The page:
No. 2

Writer’s Workshop: Kim Stafford


Selections from Kim Stafford at the writer's retreat at Lee Kelly's studio

Truth in Pitch and Steel

There was a time, on the ranch in that
ravine, we had a river-powered sawmill—
flume brought fast water to spin
those cutter teeth through yellow pine.
Shavings flew, planks slapped flat,
rain wrote trees and opened
their pages all in one go.

Now it’s harder to find truth—
you need government, a great deal
of industry to read the origin grain
an old tree holds. You watch
firs grow, feel rain fall, and wonder
about the heart of time that made
us older, farther from before.

I guess you don’t know what you have
until a story is the only way
to get back home.

Scars on the Sculptor’s Table

—for Lee Kelly

Here the drill bit fed.
Here the ball peen fell.
Here steel hair fell from the turning lathe.
Here the file, forgotten beneath the one-ton load,

gnawed striations into the battered skin of this
my bed of pleasures stunned by hammer, cutting fire
and acid etch, my chain-hoist slave, my shear knife,
grinding wheel, tap and die.

And what of all they carried away,
my truckloads of desire, my burning visions?
Do not say, “He made this or that.” But say,
“He knew how to heal a seam.”

In a Trance of Wonder that the One Who Planted these Quiet Trees Sits Beside Me Here

In the beginning there was a little dancing light on my fist.
My hand opened, the glimmer glistened there. I lay in the crib
below the window below the great old cherry tree while blossoms
fell across the sun spangle that reached one long filament of fire
down to me. In the beginning there was evening when the dark
began to peer in at me, to soften the tree, the corners of obedience,
the skeleton shape of knowing, to leave a smudge of affection,
shadow, quiet, rest. In the beginning there was dream, a house
of many rooms, a film spool unreeling brocade and river, gesture
of a hand, a few words of haunting import, a glance from someone
gone, alive again. In the beginning there was breath—here and
gone, here and gone, here…

Architecture in the Music of Desire

A house in the forest—floor of earth,
roof of sun and stars: “Be home here.”
I remember as a child how going out
was going in—under a tree I was
pure spirit.

A nest in the forest—the curl of tousled
grass where I settled: “You may rest.”
I remember sleeping in the spread
hand of a tree.

A temple in the forest—stump become
an altar, roving spot of sunlight
plays: “Whisper your devotions.”
I remember the morning I gave up
all human accomplishment, thrashed
up a ravine, settled on the earth,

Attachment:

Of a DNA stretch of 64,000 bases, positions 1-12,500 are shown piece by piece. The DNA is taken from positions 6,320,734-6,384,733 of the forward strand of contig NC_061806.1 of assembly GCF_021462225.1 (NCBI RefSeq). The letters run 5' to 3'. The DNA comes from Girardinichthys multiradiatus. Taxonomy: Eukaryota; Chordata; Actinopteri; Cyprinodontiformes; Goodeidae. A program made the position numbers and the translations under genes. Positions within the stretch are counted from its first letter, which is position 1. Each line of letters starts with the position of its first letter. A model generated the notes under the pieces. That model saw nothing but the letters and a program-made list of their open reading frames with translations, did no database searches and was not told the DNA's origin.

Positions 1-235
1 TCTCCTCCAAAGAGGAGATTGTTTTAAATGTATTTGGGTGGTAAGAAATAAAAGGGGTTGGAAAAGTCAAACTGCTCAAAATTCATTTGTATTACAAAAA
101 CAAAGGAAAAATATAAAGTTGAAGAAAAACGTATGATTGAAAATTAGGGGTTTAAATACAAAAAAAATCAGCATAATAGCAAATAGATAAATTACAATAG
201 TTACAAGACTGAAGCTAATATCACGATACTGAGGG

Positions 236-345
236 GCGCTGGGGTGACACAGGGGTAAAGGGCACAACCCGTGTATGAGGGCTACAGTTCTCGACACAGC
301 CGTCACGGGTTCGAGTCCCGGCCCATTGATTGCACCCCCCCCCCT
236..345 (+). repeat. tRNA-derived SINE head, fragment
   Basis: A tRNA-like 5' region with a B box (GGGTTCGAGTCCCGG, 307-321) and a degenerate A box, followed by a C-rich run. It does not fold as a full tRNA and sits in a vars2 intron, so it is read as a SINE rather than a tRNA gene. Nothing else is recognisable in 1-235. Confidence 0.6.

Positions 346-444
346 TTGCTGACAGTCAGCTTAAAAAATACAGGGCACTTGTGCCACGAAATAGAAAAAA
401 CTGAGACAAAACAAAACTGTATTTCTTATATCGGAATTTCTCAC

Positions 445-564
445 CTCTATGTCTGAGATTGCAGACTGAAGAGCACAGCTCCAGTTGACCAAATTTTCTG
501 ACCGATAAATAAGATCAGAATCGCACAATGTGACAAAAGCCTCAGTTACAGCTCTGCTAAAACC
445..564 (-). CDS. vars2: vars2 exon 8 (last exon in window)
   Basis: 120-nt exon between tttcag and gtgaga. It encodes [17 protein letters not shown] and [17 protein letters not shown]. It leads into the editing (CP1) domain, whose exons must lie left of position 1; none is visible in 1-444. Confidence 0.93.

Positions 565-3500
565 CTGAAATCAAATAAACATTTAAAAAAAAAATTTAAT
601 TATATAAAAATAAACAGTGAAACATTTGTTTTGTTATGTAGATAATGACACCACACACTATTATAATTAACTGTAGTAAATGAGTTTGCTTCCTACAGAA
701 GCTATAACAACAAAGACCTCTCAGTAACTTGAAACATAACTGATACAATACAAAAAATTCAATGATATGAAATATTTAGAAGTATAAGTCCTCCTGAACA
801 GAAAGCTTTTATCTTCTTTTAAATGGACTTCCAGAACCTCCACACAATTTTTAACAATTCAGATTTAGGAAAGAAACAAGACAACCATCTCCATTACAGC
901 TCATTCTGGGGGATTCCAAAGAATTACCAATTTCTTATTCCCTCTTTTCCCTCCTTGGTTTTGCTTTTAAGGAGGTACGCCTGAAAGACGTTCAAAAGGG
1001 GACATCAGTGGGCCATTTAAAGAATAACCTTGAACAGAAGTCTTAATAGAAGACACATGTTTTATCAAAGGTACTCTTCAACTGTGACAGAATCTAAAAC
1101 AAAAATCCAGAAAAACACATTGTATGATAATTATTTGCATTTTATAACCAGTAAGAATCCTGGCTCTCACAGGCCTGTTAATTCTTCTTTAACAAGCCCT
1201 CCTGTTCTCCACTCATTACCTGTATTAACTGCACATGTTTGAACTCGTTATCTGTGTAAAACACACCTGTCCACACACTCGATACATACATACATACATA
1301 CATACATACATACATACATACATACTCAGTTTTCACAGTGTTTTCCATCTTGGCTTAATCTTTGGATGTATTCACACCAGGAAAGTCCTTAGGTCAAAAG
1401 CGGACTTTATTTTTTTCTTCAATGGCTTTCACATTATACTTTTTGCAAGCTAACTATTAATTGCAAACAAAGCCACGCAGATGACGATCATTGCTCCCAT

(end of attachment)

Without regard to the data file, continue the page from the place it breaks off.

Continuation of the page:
saying softly to myself: “To this place
you may return, after.”

Writing in the Grove

The residue of beautiful language lingers. —Lee Kelly

The seed remembers the tree it was
by going down, up, onward out. The root gropes
for prophecy along the wet, cold seam through stone.

The bud has a flag of no country but the multitude,
myriad small hands folded in one young prayer.
The tree’s purpose is to fold, again, a century

of sunlight, an infinite braid of rooted sipping,
the long concentric protection of one place into a seed.
Tree, on your page I place these little words—dapple

of yearning, spangle of hint and glimpse—seed words
strewn like notes the towhee rattles at morning.

In the Barn for Forging Iron

Through that door, leaves of the wild cherry pivot in sunlight.
The river, lazy in pearl and surrender, sidles between mud banks,
and somewhere out there, my first day stands up, hat in hand,
to greet the veiled apparition of my last day—but here, in the shop,

at the table of tattered steel, with nippers, tapered punch, ball peen
hammer and swivel-handled vise, I take account of my chances
in the good gamble of my days—truth or consequences, the spare
gift of birdcall against the torrent of demands, one clear breath against

the smoke of lies, a straw five miles long sucking dregs of fossil gold—
in such a world, I must forgive my resume of failures, cut light clean.
I must be content to brush a single feather dipped in the pool
to paint with water on a stone.

A Darkness, Down There, Pulls Your Heart

When you look up into the trees Lee planted
with hands that knew to heal seams in steel with
the blue spit of acetylene, nudged them into earth

and rain tears watered all these years, you see
how branches weave sunlight, knit sung here,
and when you look down, into the pool of dark

leaves, the pool in an iron box Lee dug into earth,
you see how the tops of trees in deep reflection
weave shadows, and how the sun spangle and dusky

shade are two incarnations of tree, upright truth,
that grew here from his hands’ devotion, kindling
connection of seedling and steel, kinship of grief & creation,

seeds of a tree long gone grown tall.

by Kim Stafford

— Posted on 06/25 at 01:12 PM

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